Belgian court angers Turkey with PKK ruling

Belgium’s Foreign Minister Philippe Goffin said the government’s position was that the PKK was a terrorist organization. (Courtesy Twitter)
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Updated 30 January 2020

Belgian court angers Turkey with PKK ruling

  • The ruling from the country’s top appeal court blocked the prosecution of 36 suspects linked to the PKK
  • The PKK has waged an insurgency against Turkey for decades that has claimed the lives of around 40,000 people

JEDDAH: Turkey has condemned Belgium’s top appeal court for saying that the Kurdistan Workers’ Party (PKK) is not a terror group and that people affiliated to it cannot be prosecuted by anti-terror laws.

The Tuesday ruling from the country’s top appeal court, which ratified a ruling of a lower court from last March, blocked the prosecution of 36 suspects linked to the PKK and asserted that the group’s armed struggle was “Turkey’s own domestic dispute.”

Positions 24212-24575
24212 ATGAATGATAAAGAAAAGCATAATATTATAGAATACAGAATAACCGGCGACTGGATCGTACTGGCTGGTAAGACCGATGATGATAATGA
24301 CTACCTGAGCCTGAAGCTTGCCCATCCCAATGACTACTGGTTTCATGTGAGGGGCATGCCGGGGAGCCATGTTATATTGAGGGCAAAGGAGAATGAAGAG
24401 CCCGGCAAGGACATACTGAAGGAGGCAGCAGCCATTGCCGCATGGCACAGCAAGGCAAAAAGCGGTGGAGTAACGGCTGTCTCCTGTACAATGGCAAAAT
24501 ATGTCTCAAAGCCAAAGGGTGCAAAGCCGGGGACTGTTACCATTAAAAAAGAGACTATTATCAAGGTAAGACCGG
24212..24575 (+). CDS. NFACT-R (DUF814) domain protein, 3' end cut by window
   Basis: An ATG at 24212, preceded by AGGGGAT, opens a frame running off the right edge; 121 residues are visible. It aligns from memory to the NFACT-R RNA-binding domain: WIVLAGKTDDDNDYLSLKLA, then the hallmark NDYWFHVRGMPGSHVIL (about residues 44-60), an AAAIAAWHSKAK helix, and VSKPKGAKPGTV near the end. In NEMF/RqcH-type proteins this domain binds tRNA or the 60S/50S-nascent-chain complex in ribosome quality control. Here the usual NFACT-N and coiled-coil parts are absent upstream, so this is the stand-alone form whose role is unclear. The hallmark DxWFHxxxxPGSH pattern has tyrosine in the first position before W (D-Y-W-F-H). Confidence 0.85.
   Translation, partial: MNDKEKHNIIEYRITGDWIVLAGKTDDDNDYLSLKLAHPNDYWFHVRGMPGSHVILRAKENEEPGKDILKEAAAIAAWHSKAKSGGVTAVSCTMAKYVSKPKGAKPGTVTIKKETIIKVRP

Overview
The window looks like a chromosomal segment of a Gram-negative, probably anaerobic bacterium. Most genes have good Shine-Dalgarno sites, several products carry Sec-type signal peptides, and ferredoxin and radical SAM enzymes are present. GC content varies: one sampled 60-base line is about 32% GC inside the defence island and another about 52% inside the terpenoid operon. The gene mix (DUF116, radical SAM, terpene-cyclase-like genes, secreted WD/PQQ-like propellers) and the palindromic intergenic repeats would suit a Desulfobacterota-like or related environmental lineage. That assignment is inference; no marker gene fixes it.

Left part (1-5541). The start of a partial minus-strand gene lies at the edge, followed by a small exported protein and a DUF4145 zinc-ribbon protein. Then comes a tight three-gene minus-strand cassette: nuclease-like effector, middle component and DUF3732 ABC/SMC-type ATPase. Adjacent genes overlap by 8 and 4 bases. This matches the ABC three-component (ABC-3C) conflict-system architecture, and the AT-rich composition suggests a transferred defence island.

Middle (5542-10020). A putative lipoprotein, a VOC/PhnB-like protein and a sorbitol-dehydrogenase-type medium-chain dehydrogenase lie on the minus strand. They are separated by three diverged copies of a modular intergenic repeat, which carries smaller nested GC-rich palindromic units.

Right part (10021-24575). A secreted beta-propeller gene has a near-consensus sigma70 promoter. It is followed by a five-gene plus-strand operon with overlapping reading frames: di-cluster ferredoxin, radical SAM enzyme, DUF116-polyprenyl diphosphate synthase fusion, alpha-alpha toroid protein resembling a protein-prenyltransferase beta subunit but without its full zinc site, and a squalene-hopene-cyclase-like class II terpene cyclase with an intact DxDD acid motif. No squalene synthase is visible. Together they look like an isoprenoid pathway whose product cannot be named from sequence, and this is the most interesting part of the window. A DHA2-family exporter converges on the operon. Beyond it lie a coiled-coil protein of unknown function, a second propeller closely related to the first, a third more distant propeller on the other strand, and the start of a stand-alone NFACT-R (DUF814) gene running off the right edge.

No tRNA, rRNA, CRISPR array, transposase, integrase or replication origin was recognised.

The PKK has waged an insurgency against Turkey for decades that has claimed the lives of around 40,000 people. It is listed as a terror group by Turkey, the EU and the US. The Council of Europe also has the group on its terror list.

Belgium’s Foreign Minister Philippe Goffin said the government’s position was clear and that the PKK was a terrorist organization, but the ruling has upset Turkey.

The Turkish Foreign Ministry condemned the decision and said it was an “explicit attempt to undermine the law” and accused Belgium of “hypocrisy.” Foreign Minister Mevlut Cavusoglu tweeted that the decision was “hypocritical” and “political.”

Tens of millions of Kurds are scattered across Turkey, Iraq, Syria, Iran and Armenia but they do not have a state of their own. Attempts to set up their own state have been repressed, and the PKK was set up to fight for Kurdish independence in Turkey. 

“The decision of the court is the expression of the judiciary, which is strictly independent of the executive, and as such must be understood by all actors,” Goffin said. “Belgium will continue to defend the inclusion of the PKK and other Turkish terrorist groups on the European list of persons, groups and entities involved in terrorist acts and its judicial authorities will continue to cooperate with their European and other partners involved in the persecution of people at the PKK, as they have for years.”